A mysterious signal reaches Earth from deep space and baffles scientists

Astronomers are struggling to understand what a “strange and mysterious signal” is reaching Earth from space.

Scientists say the signals reach Earth from the neutron star Ascap, located in the Milky Way galaxy about 15,820 light-years from Earth.

According to the scientists, “the signals are nothing like we’ve seen before.” The star goes through periods of strong pulsations, weak pulsations and no pulsations.

According to the team led by astrophysicist Manisha Kalb of the University of Sydney in Australia, the strange star “poses a fascinating challenge to our models of neutron star evolution.

Scientists estimate that a neutron star is the number of neutron stars left over after the death of a star within a certain mass range of about 8 to 30 times the size of the Sun. The star’s outer material explodes into space, ending in a supernova explosion.

The resulting neutron star appears in several ways: there’s the basic neutron star, which doesn’t do much, and then there’s the pulsar, which emits radio beams from its poles as it spins and glows like a cosmic beacon.

There is a magneto, a neutron star with a very strong magnetic field that vibrates and explodes when the outward pull of this magnetic field conflicts with the gravitational force holding the star together.

According to the Science website, there may also be some rare crossovers between types of neutron stars, indicating that they may be at different stages of neutron star evolution. In general, however, pulsars, magnetars, and neutron stars tend to behave in relatively predictable ways.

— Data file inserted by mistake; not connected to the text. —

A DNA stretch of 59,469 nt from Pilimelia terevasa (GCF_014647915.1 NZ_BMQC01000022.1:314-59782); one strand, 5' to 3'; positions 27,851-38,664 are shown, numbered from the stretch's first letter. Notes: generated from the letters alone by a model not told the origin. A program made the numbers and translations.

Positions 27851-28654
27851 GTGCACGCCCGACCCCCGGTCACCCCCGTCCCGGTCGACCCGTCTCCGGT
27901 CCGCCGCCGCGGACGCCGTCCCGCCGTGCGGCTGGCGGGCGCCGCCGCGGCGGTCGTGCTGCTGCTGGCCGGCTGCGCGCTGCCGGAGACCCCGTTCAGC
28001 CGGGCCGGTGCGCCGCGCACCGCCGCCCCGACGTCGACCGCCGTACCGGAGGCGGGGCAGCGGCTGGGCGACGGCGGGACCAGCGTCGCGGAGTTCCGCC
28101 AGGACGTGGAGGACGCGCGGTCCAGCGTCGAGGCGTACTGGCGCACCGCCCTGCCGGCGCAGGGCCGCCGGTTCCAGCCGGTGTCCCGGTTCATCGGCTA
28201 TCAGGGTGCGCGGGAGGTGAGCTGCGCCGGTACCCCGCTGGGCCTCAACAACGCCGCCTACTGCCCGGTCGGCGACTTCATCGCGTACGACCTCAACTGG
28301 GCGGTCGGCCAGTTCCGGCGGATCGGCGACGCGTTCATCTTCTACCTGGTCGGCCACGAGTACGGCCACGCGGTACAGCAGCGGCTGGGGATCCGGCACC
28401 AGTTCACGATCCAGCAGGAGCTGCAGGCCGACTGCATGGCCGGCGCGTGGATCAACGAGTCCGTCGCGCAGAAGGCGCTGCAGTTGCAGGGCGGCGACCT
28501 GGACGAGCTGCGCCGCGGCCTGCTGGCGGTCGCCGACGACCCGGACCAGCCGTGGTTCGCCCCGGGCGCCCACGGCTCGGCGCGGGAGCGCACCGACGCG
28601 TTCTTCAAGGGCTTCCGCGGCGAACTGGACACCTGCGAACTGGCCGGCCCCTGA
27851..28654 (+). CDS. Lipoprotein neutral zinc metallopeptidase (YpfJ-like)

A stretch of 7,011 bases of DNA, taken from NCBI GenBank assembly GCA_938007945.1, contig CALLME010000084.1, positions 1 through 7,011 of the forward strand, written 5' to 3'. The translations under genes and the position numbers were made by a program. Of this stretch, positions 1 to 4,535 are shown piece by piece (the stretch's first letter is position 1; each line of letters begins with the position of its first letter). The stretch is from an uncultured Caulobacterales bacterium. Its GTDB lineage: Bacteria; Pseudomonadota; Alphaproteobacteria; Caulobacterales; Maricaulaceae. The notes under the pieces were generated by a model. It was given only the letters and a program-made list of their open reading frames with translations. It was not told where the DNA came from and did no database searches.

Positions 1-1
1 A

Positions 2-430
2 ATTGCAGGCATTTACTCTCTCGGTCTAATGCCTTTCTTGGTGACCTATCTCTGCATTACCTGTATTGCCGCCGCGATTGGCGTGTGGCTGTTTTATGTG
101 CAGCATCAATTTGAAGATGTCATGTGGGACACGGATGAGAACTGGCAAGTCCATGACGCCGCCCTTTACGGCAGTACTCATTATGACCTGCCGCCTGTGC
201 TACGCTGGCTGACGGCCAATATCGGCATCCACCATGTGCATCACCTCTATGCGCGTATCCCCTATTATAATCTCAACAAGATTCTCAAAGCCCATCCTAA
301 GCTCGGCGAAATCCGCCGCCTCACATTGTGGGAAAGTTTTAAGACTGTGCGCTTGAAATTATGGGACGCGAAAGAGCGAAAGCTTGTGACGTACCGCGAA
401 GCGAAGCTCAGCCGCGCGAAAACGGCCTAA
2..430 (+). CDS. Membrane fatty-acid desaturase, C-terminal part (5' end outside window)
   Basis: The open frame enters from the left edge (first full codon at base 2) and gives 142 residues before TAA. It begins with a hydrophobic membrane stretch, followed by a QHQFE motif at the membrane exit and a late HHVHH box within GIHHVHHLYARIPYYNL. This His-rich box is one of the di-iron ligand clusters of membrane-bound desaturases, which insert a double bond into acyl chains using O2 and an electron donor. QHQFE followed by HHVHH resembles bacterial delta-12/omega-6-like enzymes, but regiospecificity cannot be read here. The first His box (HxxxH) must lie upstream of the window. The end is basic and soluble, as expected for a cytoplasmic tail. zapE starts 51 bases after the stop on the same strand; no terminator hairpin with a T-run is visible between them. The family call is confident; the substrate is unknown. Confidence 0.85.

ASCAP does not behave in ways normal to any particular type of neutron star. It was first identified by chance when observing a different target, and subsequent observations were made using the Australian Square Kilometer array and the Meerkat radio telescope in South Africa.

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According to the study, the star emits radio waves every 22 minutes. According to Manisha Kalb, a researcher on the study: “We don’t know for sure what any of these objects are, but neutron stars seem likely.”

The differences between the pulsation patterns may be related to changes and processes in the magnetosphere, indicating that all objects belong to a new type of magnetism, perhaps during their evolution as pulsars.

“ASCOP may be part of an older magnetosphere with long rotation periods and low X-ray luminosity, but magnetized enough to produce coherent radio emission,” the researchers wrote in their paper.

The researchers continued: “To get a complete picture of the evolution of neutron stars, it is important that we explore this hitherto unexplored region of the neutron star field, and this may be an important resource for doing so.”

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